- Brownsville Convention and Visitors Bureau
TPWD Coastal Fisheries Field Station
From the intersection of US 77/83 and FM 511, drive south on US 77/83 and exit at the Stillman Rd./Old Alice Rd. turnoff. After exiting, remain on the service road, continuing south to Fish Hatchery Rd., then go west on Fish Hatchery Rd. to the TPWD Coastal Fisheries Field Station. Park in the spaces beyond the headquarters. This facility's 20 large, rectangular ponds have been phased out, but several of the ponds are seasonally full and a new observation deck has been built overlooking one of the ponds. It hosts a variety of waterbirds, including whistling-ducks, cormorants, Anhinga, and an occasional Ringed Kingfisher. During summer, watch for Least Tern and Least Bittern. Trees around the facility attract Great Kiskadee, Couch's Kingbird, and Altamira Oriole. During summer, listen for Groove-billed Ani and Northern Beardless-Tyrannulet. Summer visits have yielded 11 species of dragonflies and damselflies including the Caribbean Yellowface and the decidedly local Spot-tailed Dasher, both of which are limited to several counties in the U.S.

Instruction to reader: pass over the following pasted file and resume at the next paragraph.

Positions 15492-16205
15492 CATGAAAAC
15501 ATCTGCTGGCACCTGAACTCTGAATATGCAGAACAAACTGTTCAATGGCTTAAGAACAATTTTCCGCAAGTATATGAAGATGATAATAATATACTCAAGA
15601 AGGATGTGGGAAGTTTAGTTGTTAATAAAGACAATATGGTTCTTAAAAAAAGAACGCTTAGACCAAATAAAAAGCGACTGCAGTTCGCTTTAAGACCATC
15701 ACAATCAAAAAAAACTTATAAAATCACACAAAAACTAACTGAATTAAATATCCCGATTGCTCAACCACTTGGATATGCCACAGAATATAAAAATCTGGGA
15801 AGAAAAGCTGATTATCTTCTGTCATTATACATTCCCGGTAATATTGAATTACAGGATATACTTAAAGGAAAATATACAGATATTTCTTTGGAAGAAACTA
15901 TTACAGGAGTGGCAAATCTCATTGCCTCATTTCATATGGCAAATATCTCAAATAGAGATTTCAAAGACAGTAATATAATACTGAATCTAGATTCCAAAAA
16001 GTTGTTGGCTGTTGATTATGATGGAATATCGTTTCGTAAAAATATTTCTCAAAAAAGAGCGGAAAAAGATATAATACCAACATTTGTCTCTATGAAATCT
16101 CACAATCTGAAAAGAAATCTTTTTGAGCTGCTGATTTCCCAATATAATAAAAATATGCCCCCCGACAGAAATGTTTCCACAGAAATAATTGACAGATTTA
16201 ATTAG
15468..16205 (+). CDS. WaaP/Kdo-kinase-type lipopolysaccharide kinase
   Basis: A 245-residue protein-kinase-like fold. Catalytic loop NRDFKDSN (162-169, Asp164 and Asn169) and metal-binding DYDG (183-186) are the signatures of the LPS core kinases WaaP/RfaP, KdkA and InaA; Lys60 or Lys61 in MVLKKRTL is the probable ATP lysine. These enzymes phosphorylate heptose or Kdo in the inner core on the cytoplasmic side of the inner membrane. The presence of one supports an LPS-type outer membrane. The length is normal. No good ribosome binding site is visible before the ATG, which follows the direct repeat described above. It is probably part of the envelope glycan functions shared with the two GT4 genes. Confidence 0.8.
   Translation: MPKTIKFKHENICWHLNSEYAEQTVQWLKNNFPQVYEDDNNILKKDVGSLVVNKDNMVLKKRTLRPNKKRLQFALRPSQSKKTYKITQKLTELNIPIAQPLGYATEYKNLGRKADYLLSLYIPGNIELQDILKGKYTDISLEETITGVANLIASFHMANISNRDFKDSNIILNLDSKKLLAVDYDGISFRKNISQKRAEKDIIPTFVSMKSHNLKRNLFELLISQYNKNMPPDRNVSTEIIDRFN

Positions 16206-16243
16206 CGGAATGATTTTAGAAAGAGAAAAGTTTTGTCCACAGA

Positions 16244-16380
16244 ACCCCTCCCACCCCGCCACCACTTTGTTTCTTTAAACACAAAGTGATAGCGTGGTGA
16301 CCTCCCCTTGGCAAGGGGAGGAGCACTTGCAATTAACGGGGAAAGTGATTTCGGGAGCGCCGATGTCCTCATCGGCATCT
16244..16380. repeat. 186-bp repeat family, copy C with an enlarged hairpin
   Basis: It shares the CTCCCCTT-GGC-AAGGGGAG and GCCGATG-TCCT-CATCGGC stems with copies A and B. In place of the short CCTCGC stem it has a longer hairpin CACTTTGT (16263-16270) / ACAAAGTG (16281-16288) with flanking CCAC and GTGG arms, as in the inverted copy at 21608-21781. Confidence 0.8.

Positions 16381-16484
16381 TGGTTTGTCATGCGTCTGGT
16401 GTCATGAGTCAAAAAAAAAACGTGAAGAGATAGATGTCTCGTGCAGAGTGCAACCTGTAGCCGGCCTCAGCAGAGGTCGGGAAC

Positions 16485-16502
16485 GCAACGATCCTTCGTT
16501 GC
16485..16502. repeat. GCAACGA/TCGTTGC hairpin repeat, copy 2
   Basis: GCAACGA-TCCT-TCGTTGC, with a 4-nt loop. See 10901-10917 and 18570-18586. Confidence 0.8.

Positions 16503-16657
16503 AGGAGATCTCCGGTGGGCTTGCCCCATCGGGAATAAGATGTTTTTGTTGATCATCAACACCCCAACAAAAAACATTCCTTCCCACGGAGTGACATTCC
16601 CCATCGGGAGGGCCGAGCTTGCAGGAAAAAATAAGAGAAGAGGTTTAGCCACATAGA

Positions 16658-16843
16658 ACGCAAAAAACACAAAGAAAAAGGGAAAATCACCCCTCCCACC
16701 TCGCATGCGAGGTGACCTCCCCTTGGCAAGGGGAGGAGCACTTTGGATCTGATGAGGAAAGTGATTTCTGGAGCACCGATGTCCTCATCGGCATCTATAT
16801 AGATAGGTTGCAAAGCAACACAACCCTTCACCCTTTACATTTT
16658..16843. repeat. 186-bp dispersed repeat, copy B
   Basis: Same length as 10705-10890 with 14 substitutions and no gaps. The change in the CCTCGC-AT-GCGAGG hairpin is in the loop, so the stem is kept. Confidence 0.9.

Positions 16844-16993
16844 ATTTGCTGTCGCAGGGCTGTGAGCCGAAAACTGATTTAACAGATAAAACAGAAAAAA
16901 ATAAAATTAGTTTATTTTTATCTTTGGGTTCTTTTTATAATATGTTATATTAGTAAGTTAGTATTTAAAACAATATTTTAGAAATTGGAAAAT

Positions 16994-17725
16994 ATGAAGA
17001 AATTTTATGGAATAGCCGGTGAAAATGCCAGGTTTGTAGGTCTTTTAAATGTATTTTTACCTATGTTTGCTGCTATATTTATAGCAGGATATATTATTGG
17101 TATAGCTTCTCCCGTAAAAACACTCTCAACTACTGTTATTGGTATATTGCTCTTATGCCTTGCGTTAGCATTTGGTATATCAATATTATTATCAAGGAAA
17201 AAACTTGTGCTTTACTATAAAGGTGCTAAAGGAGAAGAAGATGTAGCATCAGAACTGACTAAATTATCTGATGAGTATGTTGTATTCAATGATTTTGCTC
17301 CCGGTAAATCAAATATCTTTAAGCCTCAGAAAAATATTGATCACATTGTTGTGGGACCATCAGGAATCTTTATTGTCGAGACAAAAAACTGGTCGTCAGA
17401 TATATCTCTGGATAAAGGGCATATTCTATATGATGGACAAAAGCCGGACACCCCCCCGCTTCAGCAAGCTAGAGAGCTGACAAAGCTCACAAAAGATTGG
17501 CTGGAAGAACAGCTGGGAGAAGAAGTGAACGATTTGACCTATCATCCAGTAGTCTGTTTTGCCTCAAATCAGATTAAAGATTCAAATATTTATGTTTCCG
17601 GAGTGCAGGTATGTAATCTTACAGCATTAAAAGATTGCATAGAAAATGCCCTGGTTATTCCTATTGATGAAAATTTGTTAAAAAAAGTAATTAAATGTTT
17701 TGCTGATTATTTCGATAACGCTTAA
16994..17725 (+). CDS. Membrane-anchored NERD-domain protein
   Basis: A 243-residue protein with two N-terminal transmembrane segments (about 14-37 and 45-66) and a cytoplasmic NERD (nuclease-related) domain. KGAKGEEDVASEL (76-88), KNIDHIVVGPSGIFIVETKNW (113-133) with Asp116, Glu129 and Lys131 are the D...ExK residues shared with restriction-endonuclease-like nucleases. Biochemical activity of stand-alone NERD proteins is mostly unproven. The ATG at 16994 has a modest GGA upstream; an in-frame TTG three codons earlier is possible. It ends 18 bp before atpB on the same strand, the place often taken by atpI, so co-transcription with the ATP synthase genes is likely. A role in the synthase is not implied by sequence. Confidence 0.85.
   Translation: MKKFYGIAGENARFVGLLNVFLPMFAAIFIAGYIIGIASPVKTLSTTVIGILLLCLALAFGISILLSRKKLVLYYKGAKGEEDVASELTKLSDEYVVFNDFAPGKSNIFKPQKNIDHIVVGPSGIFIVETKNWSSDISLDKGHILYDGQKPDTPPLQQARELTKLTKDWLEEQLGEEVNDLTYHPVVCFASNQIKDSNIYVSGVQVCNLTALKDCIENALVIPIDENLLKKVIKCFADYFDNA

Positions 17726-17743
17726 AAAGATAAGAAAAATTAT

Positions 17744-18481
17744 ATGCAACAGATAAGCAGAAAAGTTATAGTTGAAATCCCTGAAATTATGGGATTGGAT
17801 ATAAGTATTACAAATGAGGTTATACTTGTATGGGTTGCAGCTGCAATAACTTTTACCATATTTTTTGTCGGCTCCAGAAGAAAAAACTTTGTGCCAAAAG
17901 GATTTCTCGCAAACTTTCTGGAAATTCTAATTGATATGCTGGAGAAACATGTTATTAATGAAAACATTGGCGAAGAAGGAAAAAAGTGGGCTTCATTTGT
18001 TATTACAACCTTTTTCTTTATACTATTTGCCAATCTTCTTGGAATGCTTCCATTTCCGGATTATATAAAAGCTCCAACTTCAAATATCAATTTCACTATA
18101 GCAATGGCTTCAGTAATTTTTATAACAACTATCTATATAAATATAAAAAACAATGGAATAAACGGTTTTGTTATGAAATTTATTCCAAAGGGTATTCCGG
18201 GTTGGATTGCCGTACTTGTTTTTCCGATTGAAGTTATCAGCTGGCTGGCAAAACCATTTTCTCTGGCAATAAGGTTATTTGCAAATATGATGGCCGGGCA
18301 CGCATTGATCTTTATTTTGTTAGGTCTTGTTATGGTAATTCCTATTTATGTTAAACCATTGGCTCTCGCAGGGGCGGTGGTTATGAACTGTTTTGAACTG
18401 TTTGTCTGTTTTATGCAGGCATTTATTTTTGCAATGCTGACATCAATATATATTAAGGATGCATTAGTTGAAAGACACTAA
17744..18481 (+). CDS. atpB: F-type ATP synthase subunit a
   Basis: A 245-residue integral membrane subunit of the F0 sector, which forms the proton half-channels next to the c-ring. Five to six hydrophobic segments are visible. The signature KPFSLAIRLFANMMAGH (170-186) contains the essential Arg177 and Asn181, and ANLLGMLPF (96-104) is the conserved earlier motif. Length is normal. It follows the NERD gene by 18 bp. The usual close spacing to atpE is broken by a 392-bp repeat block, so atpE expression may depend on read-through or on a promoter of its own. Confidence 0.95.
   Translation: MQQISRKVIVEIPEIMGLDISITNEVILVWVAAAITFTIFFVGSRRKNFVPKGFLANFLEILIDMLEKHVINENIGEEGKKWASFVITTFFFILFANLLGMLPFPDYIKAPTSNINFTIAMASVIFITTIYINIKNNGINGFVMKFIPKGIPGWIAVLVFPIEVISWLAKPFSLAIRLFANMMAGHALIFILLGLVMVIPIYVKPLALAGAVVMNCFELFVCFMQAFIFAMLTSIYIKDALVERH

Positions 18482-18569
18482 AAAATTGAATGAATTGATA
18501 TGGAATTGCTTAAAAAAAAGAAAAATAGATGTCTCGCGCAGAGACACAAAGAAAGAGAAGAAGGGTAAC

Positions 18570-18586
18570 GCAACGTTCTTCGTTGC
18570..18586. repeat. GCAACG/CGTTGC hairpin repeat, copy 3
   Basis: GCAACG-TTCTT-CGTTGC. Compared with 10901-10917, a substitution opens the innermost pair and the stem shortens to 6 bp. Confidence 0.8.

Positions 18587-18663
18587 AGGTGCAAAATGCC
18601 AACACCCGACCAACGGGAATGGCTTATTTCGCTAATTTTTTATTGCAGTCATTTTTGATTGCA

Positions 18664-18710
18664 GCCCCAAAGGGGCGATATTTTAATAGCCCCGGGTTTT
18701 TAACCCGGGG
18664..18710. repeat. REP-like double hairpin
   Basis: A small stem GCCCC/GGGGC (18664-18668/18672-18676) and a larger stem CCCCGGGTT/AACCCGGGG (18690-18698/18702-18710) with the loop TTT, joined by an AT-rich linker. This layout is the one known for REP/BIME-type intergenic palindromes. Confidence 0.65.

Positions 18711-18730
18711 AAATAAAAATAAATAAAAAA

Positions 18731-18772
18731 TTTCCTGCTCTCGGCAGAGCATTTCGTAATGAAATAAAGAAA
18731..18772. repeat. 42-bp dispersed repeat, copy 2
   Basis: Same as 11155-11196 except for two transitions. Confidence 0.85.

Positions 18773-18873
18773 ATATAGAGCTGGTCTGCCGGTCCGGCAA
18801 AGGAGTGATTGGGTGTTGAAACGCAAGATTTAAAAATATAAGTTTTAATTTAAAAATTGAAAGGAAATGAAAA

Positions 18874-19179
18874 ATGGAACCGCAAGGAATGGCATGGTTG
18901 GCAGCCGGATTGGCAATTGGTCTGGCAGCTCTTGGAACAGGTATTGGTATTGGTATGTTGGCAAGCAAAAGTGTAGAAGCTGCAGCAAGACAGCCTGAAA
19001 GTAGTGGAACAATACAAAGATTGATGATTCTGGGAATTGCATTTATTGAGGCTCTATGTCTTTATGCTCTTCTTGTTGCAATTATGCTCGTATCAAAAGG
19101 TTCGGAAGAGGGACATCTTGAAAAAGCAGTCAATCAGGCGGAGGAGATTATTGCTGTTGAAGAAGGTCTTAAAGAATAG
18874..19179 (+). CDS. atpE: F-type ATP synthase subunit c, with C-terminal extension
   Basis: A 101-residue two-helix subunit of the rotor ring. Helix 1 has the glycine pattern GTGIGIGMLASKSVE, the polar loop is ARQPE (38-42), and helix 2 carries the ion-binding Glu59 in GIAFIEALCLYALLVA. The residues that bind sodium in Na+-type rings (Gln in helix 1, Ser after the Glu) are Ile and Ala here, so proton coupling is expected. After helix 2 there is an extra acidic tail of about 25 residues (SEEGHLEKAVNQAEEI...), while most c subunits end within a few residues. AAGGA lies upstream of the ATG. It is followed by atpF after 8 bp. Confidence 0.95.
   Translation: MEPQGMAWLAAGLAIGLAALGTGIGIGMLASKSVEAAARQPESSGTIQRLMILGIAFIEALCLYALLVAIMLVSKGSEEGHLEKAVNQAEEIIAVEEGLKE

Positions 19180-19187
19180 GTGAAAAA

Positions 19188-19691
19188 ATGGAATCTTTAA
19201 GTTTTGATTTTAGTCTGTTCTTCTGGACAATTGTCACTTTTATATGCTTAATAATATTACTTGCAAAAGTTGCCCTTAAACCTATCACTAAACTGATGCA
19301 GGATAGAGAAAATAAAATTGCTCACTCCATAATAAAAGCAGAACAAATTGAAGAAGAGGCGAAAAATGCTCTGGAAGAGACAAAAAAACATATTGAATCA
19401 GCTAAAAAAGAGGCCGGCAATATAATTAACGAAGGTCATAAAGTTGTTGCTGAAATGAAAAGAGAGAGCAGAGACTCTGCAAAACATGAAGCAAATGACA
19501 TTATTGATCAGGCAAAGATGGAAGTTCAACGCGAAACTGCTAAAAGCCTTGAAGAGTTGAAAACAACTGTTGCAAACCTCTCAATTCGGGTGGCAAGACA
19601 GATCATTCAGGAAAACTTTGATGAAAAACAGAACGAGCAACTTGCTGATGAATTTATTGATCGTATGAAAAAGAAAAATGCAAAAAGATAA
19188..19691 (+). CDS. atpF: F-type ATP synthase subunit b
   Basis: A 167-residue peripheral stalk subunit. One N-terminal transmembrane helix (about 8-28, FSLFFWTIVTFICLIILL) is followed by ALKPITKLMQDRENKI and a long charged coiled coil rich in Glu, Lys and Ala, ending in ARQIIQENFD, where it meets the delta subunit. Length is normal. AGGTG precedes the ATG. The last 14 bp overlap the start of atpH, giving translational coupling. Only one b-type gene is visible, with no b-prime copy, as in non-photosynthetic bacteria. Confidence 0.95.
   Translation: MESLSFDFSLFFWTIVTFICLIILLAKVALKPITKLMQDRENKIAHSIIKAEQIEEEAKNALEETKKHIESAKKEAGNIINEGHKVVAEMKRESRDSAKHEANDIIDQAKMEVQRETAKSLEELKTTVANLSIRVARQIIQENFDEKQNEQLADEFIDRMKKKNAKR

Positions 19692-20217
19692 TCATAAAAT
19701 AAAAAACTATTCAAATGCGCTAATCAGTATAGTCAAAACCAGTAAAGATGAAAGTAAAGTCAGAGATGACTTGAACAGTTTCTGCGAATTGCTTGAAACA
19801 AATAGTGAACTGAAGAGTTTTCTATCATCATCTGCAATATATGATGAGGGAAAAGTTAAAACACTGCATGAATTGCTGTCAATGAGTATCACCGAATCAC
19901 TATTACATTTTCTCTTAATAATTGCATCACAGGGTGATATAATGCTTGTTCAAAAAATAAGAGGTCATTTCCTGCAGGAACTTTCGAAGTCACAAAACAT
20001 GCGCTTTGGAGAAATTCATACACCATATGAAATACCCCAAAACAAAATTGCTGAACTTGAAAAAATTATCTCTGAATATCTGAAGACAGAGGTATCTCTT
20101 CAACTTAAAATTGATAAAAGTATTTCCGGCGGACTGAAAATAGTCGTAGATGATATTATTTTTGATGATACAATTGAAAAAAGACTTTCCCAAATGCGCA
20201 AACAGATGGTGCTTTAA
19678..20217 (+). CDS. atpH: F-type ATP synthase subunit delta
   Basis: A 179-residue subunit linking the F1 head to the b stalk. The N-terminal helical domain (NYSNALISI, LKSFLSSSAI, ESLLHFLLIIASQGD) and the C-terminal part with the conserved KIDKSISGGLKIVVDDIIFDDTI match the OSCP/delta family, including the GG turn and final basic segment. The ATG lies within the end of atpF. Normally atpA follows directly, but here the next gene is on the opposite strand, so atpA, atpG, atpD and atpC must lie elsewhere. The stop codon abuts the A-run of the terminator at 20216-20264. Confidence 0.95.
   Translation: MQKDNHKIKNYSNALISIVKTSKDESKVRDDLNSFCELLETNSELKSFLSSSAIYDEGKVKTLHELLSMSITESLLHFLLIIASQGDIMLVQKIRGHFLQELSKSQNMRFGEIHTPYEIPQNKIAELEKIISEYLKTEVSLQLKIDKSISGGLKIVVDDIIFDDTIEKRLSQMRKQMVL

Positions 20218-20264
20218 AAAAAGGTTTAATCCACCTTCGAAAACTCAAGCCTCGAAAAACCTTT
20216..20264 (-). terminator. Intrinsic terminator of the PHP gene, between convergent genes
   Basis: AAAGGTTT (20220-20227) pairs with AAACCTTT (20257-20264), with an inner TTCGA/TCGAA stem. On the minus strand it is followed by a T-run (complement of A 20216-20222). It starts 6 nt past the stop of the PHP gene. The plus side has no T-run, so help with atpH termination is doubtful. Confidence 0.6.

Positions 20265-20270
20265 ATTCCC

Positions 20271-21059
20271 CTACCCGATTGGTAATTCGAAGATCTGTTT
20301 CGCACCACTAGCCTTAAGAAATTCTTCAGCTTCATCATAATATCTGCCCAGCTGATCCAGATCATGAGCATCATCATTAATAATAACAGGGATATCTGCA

Gladys Porter Zoo / Dean Porter Park
Return to US 77/83, and continue approximately 5 miles south to Boca Chica Blvd. (TX 48). From the intersection of US 77/83 and Boca Chica Blvd., go west on Boca Chica Blvd. to Palm Blvd., and then veer southwest on Palm Blvd. to Ringgold St. Go southeast on Ringgold St. to the Gladys Porter Zoo and Dean Porter Park. The Gladys Porter Zoo has a number of native species roaming the resacas and on display in the aviary, as well as one of the rarest cats in the U.S, the Jaguarundi. Dean Porter Park (free entry) is located across the street from the zoo's entrance. It is well vegetated with native trees and shrubs, and hosts a number of Valley specialties. Red-crowned Parrots come into this park to roost in the evenings.
Return to Boca Chica Blvd., and continue west to Resaca Blvd. Go south on Resaca Blvd., and look for cormorants, Anhinga, and a variety of ducks. Ringed Kingfisher are often seen along this resaca, as well as numbers of Black-bellied Whistling-Ducks. Several uncommon damselflies occur here, such as Caribbean Yellowface and Amelia's Threadtail.